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Mechanism of Signal Amplitude Distortion Governing Accuracy of Pipeline Leakage Localization Revealed

Oct 09, 2019     Email"> PrintText Size

The instrumentation system has been improved enormously since the first leak noise correlator was employed. It is currently in common use for the inspection of pipeline networks, in particular, for the leakage location in buried water pipes.  

In order to improve the sustainability of pipeline networks, new leak detection technology and equipment have received much attention in the past two decades. The sensing performance of leak noise is one of the key factors for accurate location of pipeline leakage.  

To reveal the mechanism of signal amplitude distortion governing the accuracy of pipeline leakage localization, researchers from the Institute of Acoustics (IOA) of the Chinese Academy of Sciences and Sao Paulo State University conducted the theoretical, numerical and experimental investigations of the effects of severe amplitude distortion through either clipping or quantization on the accuracy of the leak location. 

The research was published in Journal of Sound and Vibration on August 17, 2019. 

The researchers previously proposed the model of internal pressure and pipe wall vibration resulting from water leakage in buried pipes. On this basis, they introduced the SIFNUM function to simulate the extreme cases (clipping or quantization), effectively keeping only zero crossings in the signals (Fig. 1).  

Combined with Van Vleck model and random telegraph theory for severely clipped signals, analytical expressions along with their approximations were derived for the cross-correlation function (CCF) and cross power spectral density (CPSD) for both pressure and acceleration measurements, which facilitated insights into the effects of signal amplitude distortion on the efficacy using cross-correlation.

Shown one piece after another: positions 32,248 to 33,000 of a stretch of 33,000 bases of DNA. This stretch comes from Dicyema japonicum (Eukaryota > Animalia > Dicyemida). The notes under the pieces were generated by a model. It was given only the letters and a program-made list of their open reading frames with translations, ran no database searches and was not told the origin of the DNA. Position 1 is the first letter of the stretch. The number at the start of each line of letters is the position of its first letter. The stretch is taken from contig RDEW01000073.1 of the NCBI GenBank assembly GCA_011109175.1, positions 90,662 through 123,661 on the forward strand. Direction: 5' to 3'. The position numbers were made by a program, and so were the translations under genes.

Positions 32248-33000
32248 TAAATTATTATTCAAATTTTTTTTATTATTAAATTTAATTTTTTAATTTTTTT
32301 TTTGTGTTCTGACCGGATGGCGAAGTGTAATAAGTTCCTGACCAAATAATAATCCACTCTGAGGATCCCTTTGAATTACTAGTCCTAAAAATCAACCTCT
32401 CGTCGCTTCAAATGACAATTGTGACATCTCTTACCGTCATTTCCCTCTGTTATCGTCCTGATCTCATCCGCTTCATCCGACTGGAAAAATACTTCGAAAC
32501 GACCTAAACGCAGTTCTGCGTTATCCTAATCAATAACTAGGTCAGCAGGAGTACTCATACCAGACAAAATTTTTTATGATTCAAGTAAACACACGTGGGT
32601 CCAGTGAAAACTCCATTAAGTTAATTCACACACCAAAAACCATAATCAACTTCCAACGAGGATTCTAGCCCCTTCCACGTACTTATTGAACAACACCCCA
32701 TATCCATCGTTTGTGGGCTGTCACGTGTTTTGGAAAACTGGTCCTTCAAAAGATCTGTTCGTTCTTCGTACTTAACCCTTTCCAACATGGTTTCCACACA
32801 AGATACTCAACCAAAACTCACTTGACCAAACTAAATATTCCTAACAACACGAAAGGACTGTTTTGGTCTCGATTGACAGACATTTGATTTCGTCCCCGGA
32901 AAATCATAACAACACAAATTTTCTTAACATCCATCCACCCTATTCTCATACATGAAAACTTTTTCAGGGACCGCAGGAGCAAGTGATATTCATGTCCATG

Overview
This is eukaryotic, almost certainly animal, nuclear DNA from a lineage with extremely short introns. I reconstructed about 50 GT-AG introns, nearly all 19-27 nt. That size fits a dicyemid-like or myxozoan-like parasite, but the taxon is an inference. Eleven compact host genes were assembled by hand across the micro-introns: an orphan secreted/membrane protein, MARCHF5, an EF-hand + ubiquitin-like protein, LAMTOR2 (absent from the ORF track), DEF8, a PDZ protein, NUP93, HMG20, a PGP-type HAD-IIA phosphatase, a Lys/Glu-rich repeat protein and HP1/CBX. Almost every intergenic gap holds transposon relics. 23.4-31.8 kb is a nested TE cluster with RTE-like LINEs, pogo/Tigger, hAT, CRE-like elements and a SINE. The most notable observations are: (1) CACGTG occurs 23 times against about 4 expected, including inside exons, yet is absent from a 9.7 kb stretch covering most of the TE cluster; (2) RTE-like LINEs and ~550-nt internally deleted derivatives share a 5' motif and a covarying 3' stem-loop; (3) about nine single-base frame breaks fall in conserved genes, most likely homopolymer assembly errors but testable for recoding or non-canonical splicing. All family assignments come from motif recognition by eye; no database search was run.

It was demonstrated that even if the signals suffered from severe amplitude distortion, an accurate time delay estimate and hence leak location could be obtained provided that the zero crossings in the noise data were preserved. For experimental data from actual leak detection measurements as plotted in Fig. 2, the clipping effect on the shape of the cross-correlation coefficients (close to the peak values) was negligible for both pressure and acceleration measurements. 

The findings had a major implication for the development of leak noise correlators. Electronic circuits for automatic gain control were unnecessary; the fidelity of the digitised signals using a large number of bits in the ADC was unnecessary; if the leak noise was at least as large as the voltage level of a single bit, the time delay estimation using two leak noise signals was possible.  


Fig. 1 An actual leak noise signal and the corresponding clipped signal. (Image by IOA) 


Fig. 2 Processed cross-spectral density, phase spectrum and cross-correlation coefficients for measured leak noise signals and the clipped signals. (Image by IOA) 

(Editor: LI Yuan)


ZHOU Wenjia

Institute of Acoustics

E-mail: media@mail.ioa.ac.cn

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